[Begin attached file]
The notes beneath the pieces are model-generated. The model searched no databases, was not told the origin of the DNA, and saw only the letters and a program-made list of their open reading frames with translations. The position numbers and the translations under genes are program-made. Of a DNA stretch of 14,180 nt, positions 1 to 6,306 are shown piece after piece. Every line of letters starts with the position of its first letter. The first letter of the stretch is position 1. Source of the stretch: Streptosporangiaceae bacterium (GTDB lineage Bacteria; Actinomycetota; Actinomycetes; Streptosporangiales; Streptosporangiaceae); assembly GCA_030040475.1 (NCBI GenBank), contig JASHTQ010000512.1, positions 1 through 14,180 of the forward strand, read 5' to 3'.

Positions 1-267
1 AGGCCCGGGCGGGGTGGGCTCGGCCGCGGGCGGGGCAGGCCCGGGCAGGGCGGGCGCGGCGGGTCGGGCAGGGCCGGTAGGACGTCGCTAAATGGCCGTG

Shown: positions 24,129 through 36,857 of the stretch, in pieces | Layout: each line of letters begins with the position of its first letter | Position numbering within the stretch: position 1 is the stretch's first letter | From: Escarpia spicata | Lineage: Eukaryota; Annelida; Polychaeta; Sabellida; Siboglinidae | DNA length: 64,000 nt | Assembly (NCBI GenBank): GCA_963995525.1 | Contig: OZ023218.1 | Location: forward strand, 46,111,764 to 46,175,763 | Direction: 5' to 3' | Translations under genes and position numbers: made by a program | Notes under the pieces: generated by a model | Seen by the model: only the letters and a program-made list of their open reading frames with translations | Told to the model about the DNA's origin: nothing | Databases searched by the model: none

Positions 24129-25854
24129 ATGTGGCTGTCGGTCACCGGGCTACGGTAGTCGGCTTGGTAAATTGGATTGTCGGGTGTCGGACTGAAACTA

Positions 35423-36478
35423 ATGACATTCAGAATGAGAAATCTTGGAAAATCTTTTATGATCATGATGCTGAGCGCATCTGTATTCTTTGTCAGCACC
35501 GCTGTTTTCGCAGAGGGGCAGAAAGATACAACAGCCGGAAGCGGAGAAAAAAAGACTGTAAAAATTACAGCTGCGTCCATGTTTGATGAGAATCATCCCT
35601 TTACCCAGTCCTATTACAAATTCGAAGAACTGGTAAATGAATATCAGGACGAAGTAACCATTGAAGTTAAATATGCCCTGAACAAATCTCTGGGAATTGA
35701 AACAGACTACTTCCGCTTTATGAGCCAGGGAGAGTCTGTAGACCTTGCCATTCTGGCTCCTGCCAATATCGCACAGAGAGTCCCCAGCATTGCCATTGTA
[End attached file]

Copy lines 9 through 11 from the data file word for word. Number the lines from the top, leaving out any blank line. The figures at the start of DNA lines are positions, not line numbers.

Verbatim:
35501 GCTGTTTTCGCAGAGGGGCAGAAAGATACAACAGCCGGAAGCGGAGAAAAAAAGACTGTAAAAATTACAGCTGCGTCCATGTTTGATGAGAATCATCCCT
35601 TTACCCAGTCCTATTACAAATTCGAAGAACTGGTAAATGAATATCAGGACGAAGTAACCATTGAAGTTAAATATGCCCTGAACAAATCTCTGGGAATTGA
35701 AACAGACTACTTCCGCTTTATGAGCCAGGGAGAGTCTGTAGACCTTGCCATTCTGGCTCCTGCCAATATCGCACAGAGAGTCCCCAGCATTGCCATTGTA